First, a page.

After a chaotic season, Super Netball has locked in its top four teams to contest the semi-finals.
For the first time, two NSW teams will feature, with the Giants winning the Minor Premiership and the Swifts hot on their tails in second place.
Despite their 12-point sanction for cheating the salary cap, the West Coast Fever finished third, with the best win-loss record, only dropping three games.
The Sunshine Coast Lightning have made their fifth consecutive finals campaign, an impressive feat that shows their strength as a club through player and coaching personnel changes.
So what are the main obstacles for each side? We take a closer look at the defining factors that could determine their placings this season.
The Giants’ reliance on the super shot
After a rough 2020, the Giants have bounced back with vigour.
They’ve shown a ton of resilience after losing their starting goal attack to injury in the opening game and have faced more stints in quarantine and interstate travel than any of the other teams.
Now they’ve made finals, some of the pressure to prove the naysayers wrong has been lifted and with a full week to prepare, fans are hopeful defenders April Brandley and Tilly McDonnell will return from their ankle injuries.
But the biggest question around their team is their use of the super shot.
Last year, they were criticised for relying too heavily on it to try and claw back games, and this year captain Jo Harten said the aim was to find a better balance.
Yet it is Harten again leading the super-shot tally (97 attempts and 47 conversions), while her shooting partner Sophie Dwyer sits third for attempts (73) and second for conversions (42).
Their confidence to turn and shoot from long range is a huge asset and one of their biggest advantages coming into the finals. But there is also great risk, seeing as the Giants have turned 53 per cent of their missed super shot attempts over to the opposition this season.
The NSW Swifts’ habit of fading out
The NSW Swifts are another team that have pushed through adversity.
They’ve faced almost as much travel and quarantine as the Giants, spending the majority of that time with five kids in tow, as head coach Briony Akle, assistant Bec Bulley and the team’s physiotherapist have juggled motherhood, homeschooling and netball commitments.
The Swifts were also forced to leave Akle in Adelaide for more than a week in July and had to play their round 12 match without her because she’d been linked to a COVID-19 exposure site.
The good news is all of their 10 senior contracted players are healthy, and they’ve been able to maintain their composure in most games, despite battling fatigue.
But their biggest issue heading into finals is their strength in the back end of games.
In nine of their 14 home-and-away games, they’ve lost the last quarter. And in five of those, they’ve lost the last half.
The Swifts have also made a habit of losing that fourth period over consecutive matches, unable to win it in rounds one and two, seven to 10 and 13 and 14.
It is important to note they actually won six of those nine games where they lost the last quarter, having just done enough to hold on to the result. But when it comes to finals, endurance is crucial, so the Swifts cannot afford to fade away if they hope to lift the trophy.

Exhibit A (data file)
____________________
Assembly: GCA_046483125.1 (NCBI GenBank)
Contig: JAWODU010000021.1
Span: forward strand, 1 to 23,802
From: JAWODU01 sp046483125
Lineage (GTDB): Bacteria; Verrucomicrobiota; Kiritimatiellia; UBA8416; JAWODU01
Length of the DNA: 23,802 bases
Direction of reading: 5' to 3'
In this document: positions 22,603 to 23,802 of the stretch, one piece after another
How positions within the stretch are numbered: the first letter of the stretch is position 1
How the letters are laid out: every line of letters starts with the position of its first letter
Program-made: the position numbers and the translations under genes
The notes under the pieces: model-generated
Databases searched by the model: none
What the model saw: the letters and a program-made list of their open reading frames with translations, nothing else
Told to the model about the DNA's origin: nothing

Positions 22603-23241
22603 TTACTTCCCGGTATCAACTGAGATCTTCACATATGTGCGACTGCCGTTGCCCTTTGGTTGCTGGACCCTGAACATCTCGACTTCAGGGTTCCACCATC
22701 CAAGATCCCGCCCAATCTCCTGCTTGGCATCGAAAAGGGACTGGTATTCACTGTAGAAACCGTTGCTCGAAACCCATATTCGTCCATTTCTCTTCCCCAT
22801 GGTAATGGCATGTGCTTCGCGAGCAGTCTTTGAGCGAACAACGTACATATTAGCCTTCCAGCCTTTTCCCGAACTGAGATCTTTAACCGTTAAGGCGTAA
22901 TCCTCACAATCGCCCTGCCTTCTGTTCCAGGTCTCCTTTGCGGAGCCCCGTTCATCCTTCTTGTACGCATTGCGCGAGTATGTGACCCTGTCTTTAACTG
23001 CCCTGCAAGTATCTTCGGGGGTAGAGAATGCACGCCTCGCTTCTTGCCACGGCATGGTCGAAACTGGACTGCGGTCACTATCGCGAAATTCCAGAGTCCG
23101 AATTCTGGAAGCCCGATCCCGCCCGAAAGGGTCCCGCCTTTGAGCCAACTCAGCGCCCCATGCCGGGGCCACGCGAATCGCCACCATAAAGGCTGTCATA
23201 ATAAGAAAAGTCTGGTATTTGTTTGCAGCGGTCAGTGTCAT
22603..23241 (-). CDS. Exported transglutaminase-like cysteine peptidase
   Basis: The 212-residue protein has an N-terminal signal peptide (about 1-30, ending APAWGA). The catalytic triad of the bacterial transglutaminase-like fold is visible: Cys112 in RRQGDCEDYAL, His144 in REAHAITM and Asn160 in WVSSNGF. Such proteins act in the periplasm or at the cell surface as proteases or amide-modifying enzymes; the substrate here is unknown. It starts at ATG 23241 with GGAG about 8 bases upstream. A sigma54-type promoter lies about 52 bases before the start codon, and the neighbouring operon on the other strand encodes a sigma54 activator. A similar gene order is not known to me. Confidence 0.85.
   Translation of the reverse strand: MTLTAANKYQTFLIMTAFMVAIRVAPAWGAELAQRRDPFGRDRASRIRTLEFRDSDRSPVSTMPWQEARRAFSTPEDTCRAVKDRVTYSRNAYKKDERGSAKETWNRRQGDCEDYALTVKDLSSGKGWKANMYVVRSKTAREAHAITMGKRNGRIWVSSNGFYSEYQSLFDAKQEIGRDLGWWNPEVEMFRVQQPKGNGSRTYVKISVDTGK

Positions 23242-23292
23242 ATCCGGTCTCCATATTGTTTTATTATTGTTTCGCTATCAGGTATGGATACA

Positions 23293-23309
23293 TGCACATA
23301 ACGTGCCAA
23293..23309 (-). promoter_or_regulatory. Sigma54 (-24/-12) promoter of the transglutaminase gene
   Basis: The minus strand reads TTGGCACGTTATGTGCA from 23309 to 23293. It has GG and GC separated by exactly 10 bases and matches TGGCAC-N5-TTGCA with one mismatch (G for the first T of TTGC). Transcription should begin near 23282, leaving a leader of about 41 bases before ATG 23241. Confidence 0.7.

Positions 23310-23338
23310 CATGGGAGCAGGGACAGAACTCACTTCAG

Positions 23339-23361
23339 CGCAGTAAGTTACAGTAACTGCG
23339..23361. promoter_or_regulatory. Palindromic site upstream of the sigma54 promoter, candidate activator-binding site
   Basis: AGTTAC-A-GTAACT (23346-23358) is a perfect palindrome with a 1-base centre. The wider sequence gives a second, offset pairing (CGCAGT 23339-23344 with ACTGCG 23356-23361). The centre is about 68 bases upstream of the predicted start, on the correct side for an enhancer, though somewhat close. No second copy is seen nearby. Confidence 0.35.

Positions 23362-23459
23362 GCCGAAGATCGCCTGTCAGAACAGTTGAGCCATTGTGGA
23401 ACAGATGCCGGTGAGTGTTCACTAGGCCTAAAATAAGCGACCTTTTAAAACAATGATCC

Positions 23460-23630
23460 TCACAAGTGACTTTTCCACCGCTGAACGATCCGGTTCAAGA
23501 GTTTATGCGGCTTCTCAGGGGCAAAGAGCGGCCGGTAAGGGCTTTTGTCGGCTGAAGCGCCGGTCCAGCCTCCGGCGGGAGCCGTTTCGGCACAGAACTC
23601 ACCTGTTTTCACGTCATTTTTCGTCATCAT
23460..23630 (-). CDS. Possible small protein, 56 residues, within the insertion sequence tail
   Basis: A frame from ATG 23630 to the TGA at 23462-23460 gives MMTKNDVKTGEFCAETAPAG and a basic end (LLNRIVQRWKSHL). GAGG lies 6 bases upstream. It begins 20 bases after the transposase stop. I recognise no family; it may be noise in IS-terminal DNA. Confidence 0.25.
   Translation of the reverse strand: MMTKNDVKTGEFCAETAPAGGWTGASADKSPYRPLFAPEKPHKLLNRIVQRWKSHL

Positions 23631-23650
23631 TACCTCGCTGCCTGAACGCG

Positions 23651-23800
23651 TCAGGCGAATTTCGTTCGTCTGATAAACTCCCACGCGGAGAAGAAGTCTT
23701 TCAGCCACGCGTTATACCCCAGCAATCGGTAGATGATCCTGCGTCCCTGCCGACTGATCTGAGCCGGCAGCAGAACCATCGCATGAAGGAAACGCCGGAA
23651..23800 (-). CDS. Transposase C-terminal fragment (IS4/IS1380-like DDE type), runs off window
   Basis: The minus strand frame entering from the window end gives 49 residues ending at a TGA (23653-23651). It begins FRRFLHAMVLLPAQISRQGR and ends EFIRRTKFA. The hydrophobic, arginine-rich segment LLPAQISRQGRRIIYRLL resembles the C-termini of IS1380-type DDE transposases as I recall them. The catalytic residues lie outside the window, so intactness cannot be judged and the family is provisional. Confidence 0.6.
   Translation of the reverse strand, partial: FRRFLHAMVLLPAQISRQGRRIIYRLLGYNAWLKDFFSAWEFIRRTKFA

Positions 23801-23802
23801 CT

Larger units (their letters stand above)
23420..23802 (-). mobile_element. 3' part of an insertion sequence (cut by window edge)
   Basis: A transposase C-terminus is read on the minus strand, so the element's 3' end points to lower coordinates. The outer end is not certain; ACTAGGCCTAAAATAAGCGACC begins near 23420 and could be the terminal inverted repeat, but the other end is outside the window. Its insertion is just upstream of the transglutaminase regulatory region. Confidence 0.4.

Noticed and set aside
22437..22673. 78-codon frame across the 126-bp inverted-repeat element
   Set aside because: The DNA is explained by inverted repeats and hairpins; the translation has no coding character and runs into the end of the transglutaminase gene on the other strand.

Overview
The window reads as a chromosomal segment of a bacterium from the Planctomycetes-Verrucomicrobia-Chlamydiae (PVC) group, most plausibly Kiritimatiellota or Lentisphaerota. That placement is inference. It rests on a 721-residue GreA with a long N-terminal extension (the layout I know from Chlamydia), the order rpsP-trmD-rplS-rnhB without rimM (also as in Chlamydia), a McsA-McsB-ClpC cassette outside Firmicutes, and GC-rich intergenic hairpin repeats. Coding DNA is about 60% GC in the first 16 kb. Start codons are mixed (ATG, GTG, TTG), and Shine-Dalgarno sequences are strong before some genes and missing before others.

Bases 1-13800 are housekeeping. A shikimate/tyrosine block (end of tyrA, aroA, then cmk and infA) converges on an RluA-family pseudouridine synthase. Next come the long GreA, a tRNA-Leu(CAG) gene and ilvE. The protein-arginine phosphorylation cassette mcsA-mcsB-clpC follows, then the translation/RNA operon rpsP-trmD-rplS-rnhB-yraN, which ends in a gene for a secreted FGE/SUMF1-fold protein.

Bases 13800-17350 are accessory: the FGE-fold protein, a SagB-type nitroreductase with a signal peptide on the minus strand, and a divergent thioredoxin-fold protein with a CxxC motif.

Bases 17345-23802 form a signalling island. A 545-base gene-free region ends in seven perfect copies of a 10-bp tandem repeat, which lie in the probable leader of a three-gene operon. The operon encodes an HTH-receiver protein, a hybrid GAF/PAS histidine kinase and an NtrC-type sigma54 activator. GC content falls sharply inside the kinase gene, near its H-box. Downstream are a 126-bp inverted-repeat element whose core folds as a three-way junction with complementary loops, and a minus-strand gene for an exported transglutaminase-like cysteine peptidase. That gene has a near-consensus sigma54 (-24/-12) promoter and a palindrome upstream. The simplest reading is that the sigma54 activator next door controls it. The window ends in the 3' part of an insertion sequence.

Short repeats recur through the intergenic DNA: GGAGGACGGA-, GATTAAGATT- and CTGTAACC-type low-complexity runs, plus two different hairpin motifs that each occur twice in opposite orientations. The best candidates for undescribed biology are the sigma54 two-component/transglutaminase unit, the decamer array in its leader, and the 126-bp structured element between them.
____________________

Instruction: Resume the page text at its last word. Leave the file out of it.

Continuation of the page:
The West Coast Fever’s mental fortitude
West Coast have been the most consistent team with the highest for-and-against percentage, only losing three games by really small margins.
They have the strongest bookends in the competition — GK Courtney Bruce and GS Jhaniele Fowler — and have been extremely hard to beat given they so rarely give away possession.
The team have made the least amount of general play turnovers this season (274) and have converted the most goals off their own centre pass (663 at 77.1 per cent).
So the biggest obstacle they’ll need to overcome is the mental aspect.
There is a good chance they’ll win this weekend, as both times the Fever have made Super Netball finals (2018, 2020) they’ve also made it to the grand final.
But they lost both of those deciding matches and won’t want to finish as runners-up again.
The Fever have also been playing with huge motivation during the regular season, with a strong focus and clear goal to beat their salary cap sanction to make the finals. So will they be able to sustain that pressure for three more weeks? Or will their finals hoodoo see them fall at the last hurdle?
The injury cloud over the Lightning’s Steph Wood
Struggles with consistency mean the Lightning have been unable to win more than two games in a row. Their inability to hold onto a commanding lead and small winning margins (on average four goals) also means they have the lowest for-and-against in the top four (98.92 per cent).
On the plus side, Lightning have the most finals experience, and the way they’ve won most of their games this year in scrappy, desperate fashion shows they know how to steal victory in crucial moments.
Their biggest question mark rides on the fitness of goal attack Steph Wood, who has been battling an ankle injury in recent weeks.
Without her, their versatility in the circle becomes limited, with less flexibility to switch between a moving circle and a holding shooter.
Overall, Wood has only contributed 23 per cent of the Lightning’s goals (181/797), but when you consider she’s put up 22 of their 28 super shots, you can see how the long-bomb shooter’s absence may cause a problem if they get caught behind.
Her influence is also integral to their attacking line, having tallied almost as many goal assists (205) as their starting wing attack Laura Scherian (216).
Wood is reportedly on track to play, but there are still questions about to whether she’ll be able to play 60 minutes at 100 per cent.